• Multimedia content: In turn, entertainment businesses have used neuromarketing to evaluate the emotional response of the audience to films or TV programmes; so that adjustments can be made before they are launched definitively.
  • Music in adverts: Studies are carried out on how music makes it easier to remember an advertisement and favours the customer’s positive perception of the brand. Choosing the right music can trigger the required brain responses, which makes their adverts more effective. 
  • Politics: Although it might be controversial, some politicians and political parties have used neuromarketing techniques to evaluate the responses of the voters to their speeches or campaign advertisements.

Possible uses of neuromarketing in corporate events 

Implementing neuromarketing in corporate events might help persuade your audience and find out about their behaviour. This is how we can determine whether our work has been positive and then act accordingly. To this end, neuromarketing has various uses when it comes to organising a corporate event: 

  • Selection of music and sound: According to research that shows how certain types of music or sound can affect the listener’s mood and energy, the right atmosphere can be created for the event, whether it is energizing to launch a product or relaxing for an educational talk.
  • Lighting and colours: Using the knowledge about how different colours and intensities of light affect emotions and the concentration to create an atmosphere that favours participation and engagement.
  • Feedback in real time: Set up wearable devices that measure bioindicators such as the heart rate or the skin conductance. This would enable the organisers to obtain immediate feedback about the reactions of those participating in different parts of the event.
  • Smells and aromas: Just like with music, certain aromas can have specific effects on the mood and perception. Including specific aromas in the event might improve the overall experience and make a long-lasting impression.
  • Networking and group activities: By understanding how people react to different group dynamics, networking activities can be designed to maximize interaction and positive exchange.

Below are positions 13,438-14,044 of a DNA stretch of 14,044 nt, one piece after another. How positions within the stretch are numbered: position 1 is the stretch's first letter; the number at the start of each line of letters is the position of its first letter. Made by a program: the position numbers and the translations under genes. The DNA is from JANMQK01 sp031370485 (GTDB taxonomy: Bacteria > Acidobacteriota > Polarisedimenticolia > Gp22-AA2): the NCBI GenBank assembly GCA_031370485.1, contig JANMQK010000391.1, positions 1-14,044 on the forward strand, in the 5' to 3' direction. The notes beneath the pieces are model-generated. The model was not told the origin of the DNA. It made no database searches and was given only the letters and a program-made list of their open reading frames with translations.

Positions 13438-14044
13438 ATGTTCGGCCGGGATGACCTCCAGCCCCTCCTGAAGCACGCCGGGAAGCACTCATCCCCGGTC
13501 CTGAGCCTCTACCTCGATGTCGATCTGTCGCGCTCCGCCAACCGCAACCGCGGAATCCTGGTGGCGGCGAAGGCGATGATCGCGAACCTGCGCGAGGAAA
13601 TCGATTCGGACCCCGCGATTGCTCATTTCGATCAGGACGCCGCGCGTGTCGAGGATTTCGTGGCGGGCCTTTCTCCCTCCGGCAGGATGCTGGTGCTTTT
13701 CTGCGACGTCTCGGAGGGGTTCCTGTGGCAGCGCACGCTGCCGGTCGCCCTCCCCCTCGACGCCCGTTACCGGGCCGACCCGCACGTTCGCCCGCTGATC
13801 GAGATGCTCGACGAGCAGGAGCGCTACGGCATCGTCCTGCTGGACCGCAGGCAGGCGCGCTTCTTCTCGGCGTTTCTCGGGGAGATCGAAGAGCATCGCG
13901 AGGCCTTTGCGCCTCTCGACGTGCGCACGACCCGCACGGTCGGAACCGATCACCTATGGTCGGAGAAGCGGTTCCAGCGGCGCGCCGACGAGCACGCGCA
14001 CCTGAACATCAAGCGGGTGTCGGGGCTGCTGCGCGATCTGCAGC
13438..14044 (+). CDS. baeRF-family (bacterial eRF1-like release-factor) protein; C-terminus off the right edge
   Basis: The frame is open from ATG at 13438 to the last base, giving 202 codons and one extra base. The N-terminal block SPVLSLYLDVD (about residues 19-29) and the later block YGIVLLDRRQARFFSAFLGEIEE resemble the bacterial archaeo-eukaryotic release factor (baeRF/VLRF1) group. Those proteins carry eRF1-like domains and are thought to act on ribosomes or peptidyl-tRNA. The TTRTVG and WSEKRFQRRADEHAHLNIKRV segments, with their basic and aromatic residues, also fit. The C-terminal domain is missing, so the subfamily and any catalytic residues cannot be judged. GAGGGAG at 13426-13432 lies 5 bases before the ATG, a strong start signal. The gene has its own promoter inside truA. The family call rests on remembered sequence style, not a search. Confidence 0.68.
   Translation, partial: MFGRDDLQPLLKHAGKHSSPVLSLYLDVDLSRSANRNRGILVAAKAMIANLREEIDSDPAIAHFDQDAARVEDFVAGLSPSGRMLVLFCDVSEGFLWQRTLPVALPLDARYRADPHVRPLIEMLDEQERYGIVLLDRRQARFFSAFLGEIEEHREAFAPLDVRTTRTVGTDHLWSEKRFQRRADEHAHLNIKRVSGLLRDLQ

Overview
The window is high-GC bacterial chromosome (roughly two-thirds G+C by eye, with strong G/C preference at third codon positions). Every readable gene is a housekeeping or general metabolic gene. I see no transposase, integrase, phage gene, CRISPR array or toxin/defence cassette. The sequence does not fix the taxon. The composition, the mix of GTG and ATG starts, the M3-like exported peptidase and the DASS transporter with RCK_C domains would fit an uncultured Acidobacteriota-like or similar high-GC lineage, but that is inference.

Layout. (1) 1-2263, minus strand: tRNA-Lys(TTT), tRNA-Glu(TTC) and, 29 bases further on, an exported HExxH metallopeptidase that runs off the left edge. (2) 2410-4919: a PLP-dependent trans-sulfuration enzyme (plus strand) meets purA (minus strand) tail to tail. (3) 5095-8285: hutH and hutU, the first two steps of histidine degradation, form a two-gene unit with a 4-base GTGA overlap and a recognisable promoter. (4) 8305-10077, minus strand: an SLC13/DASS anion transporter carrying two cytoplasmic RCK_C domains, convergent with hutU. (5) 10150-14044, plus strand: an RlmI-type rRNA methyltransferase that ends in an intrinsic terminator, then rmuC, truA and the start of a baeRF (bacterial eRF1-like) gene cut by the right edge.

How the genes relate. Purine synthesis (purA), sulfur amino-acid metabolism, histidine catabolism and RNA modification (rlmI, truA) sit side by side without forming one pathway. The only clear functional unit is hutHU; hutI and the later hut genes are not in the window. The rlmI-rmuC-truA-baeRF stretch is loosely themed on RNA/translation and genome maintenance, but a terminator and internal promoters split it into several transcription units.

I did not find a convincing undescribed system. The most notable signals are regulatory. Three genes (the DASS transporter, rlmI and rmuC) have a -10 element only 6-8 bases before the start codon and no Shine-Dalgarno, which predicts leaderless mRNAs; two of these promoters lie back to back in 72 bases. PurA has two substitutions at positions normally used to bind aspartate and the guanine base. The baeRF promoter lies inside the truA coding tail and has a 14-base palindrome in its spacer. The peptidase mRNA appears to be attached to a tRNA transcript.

• Post-event: After the event, the surveys combined with neuromarketing techniques, such as eye tracking on visual materials or analysing expressions when the event is remembered, might provide a more complete picture about what worked and what could be improved.

Neuromarketing in the MICE sector: A glimpse into the future

The MICE world (Meetings, Incentives, Conferencing, and Exhibitions) focuses on creating unique and memorable experiences for the participants. As the industry evolves, the expectations for more customised and emotionally resonant events continue to grow. In this context, neuromarketing becomes a powerful and promising tool.

Neuromarketing, as it unravels the mysteries of the human brain and its response to different stimuli, provides an unprecedented opportunity to come up with events that really connect with the participants. By going beyond conscious responses and exploring the terrain of subconscious reactions, the organisers might actually understand what really moves, thrills and motivates their audience.

As technology advances and the neuromarketing tools become more accessible, it is highly likely that they will be used increasingly more in the MICE sector. Let’s imagine events where each detail, from the light and the sound to the interaction dynamics, are all meticulously designed according to neuroscientific data, which guarantees that experiences will make a tremendous impact.